But I’d advance a much more radical argument as well. Not only should the more rational and therapeutic elements be distilled from the opiate of religion. But the wacky, superstitious, cloud-cuckoo-land forms of religion, too, should be cherished and preserved, for those forms of religion sometimes do great good for our emotional lives, even when they compromise our more-rational lives.
In case you weren’t sure whether Asma was really suggesting that opiates—constructed delusions—are a good thing, he makes it quite clear later in the piece: he is.
Is animism a mere “opiate,” as the atheists argue? Well, yes, but don’t underestimate opiates. They can be highly inspirational and consoling. After all, a drunken man is usually a little happier than a sober one. In fact, to continue the metaphor, opposing religion is a lot like prohibitionists’ opposing drink—a rather cruel project in my view. I’d gladly give my copies of Mao’s Little Red Book, and Dawkins’s The God Delusion for a six-pack of Grolsch. But if all that is too offensive, we might replace the word “opiate” with “analgesic,” and my point may be more agreeable.
How primal. He ignores the pivotal argument of the very “new atheists” he’s critiquing that you don’t need religion to have comfort or emotional solace or meaning in life. But if religion is the drug, then the new atheism (if something 100+ years strong can be called “new”) isn’t “prohibition”; it’s MADD.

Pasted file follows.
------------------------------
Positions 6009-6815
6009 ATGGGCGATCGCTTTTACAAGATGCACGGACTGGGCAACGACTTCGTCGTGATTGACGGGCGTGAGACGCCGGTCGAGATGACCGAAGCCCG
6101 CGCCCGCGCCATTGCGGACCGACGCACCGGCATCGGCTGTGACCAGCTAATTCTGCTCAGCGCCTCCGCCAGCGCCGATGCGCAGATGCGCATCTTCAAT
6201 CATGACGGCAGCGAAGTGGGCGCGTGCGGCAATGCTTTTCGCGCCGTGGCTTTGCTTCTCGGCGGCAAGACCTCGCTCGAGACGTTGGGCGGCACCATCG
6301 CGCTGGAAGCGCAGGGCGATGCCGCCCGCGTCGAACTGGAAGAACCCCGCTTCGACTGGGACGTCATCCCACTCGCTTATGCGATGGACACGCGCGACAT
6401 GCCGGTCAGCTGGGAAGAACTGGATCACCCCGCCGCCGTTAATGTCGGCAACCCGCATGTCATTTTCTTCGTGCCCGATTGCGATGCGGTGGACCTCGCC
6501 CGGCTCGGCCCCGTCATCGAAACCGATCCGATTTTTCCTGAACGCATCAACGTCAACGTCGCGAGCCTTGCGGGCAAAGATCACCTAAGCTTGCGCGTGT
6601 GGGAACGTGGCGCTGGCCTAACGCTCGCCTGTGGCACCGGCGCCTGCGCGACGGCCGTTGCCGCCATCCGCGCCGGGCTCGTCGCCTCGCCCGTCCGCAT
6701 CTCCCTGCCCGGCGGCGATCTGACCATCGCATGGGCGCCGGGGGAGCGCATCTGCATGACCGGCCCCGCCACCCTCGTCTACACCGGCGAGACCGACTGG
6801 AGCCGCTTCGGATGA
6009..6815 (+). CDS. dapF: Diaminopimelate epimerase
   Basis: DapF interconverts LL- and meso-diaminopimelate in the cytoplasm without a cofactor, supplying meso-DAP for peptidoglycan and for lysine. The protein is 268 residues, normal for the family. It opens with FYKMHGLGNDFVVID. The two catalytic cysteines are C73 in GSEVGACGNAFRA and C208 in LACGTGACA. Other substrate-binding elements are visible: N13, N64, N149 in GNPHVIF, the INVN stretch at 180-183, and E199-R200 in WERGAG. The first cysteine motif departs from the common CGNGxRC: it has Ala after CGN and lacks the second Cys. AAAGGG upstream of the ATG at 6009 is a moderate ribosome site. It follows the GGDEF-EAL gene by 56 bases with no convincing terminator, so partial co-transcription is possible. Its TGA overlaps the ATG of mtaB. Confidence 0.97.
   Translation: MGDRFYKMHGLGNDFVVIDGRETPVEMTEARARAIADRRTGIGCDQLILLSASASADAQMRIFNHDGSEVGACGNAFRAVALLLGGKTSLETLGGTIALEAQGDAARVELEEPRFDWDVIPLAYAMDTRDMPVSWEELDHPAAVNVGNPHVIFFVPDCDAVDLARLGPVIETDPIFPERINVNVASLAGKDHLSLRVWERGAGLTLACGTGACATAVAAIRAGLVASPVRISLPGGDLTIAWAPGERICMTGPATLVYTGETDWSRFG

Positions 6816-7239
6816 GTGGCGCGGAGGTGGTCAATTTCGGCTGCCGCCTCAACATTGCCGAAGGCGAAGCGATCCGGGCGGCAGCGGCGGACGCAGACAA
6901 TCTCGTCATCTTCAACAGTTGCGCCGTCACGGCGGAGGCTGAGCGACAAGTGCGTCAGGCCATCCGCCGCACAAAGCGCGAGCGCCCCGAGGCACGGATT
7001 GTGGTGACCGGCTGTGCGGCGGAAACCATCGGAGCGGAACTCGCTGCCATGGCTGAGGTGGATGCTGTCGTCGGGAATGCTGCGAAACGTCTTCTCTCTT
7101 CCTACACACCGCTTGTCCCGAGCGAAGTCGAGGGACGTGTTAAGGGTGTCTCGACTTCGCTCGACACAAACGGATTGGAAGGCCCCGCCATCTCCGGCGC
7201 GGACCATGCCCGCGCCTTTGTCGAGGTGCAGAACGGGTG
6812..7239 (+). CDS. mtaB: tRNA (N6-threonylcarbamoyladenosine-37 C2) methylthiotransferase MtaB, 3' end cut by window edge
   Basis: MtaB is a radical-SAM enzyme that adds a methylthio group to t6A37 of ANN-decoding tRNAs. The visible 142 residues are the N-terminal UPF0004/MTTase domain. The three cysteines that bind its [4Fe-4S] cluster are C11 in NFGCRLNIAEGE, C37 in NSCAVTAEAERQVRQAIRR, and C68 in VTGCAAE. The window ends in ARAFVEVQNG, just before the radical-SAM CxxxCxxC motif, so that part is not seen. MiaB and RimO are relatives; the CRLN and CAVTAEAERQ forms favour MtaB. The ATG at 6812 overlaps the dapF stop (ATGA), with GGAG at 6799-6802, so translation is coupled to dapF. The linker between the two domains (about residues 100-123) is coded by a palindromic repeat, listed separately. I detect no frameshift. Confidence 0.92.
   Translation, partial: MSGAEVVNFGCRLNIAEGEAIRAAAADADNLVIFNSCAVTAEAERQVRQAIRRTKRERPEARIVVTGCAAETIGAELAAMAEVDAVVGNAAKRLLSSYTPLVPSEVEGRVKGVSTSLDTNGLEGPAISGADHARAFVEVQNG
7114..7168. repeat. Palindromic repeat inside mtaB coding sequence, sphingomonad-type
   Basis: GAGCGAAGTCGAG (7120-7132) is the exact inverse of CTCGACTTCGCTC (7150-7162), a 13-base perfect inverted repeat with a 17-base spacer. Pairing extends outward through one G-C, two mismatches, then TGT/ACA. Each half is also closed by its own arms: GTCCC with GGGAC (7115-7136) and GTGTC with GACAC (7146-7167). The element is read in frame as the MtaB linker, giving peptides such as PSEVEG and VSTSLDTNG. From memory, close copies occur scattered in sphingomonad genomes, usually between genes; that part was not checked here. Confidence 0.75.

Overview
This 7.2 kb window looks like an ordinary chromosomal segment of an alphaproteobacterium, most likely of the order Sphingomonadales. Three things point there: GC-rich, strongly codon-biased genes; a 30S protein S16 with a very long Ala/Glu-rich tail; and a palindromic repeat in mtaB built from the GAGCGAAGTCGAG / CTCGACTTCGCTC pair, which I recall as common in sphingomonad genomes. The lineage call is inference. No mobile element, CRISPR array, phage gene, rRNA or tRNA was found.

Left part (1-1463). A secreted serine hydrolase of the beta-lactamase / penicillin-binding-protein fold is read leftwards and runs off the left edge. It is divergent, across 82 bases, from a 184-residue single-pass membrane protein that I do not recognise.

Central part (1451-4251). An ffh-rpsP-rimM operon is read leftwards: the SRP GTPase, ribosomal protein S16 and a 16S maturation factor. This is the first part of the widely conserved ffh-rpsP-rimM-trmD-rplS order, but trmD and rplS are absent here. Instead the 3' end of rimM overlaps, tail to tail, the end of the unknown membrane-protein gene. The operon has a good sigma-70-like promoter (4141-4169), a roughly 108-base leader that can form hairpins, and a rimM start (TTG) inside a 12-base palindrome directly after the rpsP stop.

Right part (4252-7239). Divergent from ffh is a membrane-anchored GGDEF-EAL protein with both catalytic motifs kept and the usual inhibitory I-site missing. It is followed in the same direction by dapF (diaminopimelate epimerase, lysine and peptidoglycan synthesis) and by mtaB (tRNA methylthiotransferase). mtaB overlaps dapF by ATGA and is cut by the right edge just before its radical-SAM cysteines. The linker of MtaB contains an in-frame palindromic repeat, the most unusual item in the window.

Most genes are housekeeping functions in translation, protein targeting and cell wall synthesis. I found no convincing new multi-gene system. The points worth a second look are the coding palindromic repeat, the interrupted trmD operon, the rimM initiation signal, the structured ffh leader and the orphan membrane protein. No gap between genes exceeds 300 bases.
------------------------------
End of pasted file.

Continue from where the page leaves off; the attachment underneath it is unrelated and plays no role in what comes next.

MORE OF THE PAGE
Asma’s essentialism is regressive: if it feels good, do it. After all, if you live in the third world, the delusion of other-worldly comforts might be the only good thing you have in your life. But with this condescending argument, he is treating the very symptoms of an unegalitarian world with more of the very systems of control that keep our lives so disparate. Just because we may have evolved a tendency toward belief doesn’t mean that believing is good for us, let alone that we should encourage it.
If the brunt of the piece isn’t convincing enough (it shouldn’t be), Asma mixes in some condescending pathos by trying to confirm that there really are no atheists in foxholes. After all, he’s agnostic, but he sure prayed when his son was in the emergency room. How convincing. Even though he knew it wouldn’t help heal his son, he just couldn’t help but grovel and negotiate with something or someone he’s not sure he believes in (or whatever agnostic means to him). This is the model of rationalism we’re supposed to respect?
Apparently, Mr. Asma has confused the definitions of “rational” and “virtuous.”
Religious ideas that encourage dehumanization, violence, and factionalism should be reformed or diminished, while those that humanize, console, and inspire should be fostered.